FLINT, Michigan — The Flint Gun Violence Prevention Network (VPN), a group of 16 multi-sector organizations committed to eradicating gun violence, is learning to use a community-driven, public health approach to preventing gun violence in Genesee County.
For a year, a collective of Flint-area leaders and staff from the Community Foundation of Greater Flint took part in an exploratory network that also included The Cleveland Foundation, Ventura County Community Foundation, and the Kalamazoo Community Foundation. The first group of participants learned about best practices that were designed to support gun violence prevention in their respective communities.
Local participants in the group included Carma Lewis who is a Board member of the Community Foundation, Dr. Kenyetta Dotson who co-founded WOW Outreach
, and Moses Bingham who is the Community Foundation's Director of Special Projects and Initiatives.
Participants used local gun violence data, research, and other tools to learn methods of gun violence intervention and prevention. They also crafted a racial equity-based response strategy. Preparation content was developed in partnership with Reginald Moore, Director of Violence Prevention Policy and Engagement for the Medical College of Wisconsin’s Comprehensive Injury Center. Flint’s VPN has engaged the community in its efforts by inviting Moore to present a lecture on community safety and violence prevention.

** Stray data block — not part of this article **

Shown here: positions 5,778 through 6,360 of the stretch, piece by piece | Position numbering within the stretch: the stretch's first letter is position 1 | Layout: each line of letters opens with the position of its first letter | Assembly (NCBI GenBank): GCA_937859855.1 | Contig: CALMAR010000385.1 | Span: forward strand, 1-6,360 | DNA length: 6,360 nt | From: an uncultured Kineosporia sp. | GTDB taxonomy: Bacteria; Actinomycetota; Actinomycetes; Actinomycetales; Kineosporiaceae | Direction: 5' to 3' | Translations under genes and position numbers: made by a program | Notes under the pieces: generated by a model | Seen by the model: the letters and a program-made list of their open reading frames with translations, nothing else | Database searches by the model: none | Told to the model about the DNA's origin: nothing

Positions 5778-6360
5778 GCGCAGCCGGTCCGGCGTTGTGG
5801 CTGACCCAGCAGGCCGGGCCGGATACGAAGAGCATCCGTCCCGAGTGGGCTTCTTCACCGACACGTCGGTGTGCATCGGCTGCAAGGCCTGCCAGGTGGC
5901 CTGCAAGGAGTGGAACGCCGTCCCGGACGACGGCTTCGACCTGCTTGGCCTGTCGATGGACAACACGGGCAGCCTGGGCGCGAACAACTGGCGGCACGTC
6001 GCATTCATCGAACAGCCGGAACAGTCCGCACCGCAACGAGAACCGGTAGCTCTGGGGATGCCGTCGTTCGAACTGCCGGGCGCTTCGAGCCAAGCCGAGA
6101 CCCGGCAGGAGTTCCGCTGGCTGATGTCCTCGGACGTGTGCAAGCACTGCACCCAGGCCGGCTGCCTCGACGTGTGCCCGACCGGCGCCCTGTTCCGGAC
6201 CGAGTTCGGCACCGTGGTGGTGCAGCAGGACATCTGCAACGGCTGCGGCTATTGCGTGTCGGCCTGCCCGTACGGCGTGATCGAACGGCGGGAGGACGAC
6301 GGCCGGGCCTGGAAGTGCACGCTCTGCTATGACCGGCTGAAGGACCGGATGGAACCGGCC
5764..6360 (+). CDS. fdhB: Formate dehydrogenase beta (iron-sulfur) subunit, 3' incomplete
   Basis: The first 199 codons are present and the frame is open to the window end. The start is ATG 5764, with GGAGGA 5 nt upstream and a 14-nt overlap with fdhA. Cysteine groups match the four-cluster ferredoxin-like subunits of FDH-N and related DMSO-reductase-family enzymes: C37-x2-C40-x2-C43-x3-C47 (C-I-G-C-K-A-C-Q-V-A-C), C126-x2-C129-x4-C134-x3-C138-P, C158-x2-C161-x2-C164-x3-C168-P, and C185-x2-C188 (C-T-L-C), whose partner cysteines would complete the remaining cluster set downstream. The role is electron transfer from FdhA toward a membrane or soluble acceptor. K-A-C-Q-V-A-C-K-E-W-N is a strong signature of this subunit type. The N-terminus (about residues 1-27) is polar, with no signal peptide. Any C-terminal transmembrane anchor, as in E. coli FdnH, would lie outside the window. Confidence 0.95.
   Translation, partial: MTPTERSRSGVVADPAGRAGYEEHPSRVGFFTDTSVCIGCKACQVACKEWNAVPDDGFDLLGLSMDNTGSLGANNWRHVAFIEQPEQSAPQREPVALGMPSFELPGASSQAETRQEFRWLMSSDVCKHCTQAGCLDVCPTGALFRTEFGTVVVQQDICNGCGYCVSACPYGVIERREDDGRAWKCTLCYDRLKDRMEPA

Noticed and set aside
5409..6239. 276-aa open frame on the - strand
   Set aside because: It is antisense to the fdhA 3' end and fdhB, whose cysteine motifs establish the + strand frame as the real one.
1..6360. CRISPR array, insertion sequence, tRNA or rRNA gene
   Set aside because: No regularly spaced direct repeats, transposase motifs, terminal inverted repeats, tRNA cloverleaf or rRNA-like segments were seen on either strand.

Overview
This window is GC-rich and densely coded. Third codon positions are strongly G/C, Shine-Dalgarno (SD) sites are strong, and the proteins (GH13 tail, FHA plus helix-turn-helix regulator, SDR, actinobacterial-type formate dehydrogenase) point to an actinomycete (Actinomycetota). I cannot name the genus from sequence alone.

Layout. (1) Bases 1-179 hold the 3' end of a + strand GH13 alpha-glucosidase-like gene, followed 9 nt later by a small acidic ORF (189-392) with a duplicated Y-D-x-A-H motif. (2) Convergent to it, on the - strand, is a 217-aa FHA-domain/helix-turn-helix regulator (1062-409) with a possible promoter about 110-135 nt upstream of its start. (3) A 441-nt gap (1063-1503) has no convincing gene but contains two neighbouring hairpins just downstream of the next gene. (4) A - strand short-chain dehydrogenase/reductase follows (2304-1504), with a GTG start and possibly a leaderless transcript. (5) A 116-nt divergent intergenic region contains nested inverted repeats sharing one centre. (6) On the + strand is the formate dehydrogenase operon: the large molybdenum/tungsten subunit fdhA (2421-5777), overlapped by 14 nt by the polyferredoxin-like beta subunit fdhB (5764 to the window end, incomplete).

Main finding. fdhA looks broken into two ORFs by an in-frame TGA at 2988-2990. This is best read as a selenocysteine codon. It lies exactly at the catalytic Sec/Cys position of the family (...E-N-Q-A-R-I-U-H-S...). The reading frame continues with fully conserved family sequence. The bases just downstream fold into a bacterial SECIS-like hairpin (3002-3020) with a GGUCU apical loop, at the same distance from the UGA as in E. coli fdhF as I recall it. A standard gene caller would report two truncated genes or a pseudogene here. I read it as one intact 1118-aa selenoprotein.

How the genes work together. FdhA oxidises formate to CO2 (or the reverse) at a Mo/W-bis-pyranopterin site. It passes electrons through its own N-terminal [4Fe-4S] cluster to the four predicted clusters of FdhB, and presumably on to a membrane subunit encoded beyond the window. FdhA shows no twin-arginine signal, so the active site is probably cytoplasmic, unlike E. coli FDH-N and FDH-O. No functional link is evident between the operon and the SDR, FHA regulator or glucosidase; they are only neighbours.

The community-driven approach is lauded by many across the country as an effective method of prevention. The approach focuses on community members who are most at risk of being a victim or a perpetrator of gun violence while addressing the needs of communities that experience trauma, disinvestment, and systemic racism.
Moses Bingham says the VPN is working with, Seamus Bannon, Program Director of Flint's Community-Based Violence Intervention and Prevention Initiative, to develop a blueprint for gun violence prevention. Listening circles are being planned for areas of the city that experience heightened gun violence according to the data. “We plan to work collaboratively with [the VPN] and others who care about seeing change in our community,” said Bingham.
Dr. Kenyetta Dotson’s community outreach organization has worked in North Flint for more than 20 years. Each year, it hosts a Unity March to bring community members together to speak out against gun violence and support people who have lost relatives and friends to gun violence. This year’s event will be hosted by St. Mary’s on Flint’s eastside.
VPN submitted its findings to the city of Flint and their work was used to support the city’s successful application for a $1.5 million grant from the Department of Justice. Yet, Bingham says the group still has more work to do. “We have a long road ahead, but we are committed to working with the community, municipalities, and organizations to bring greater peace and change to our community for the better.”
For more information about the Flint Gun Violence Prevention Network, visit: cfgf.org
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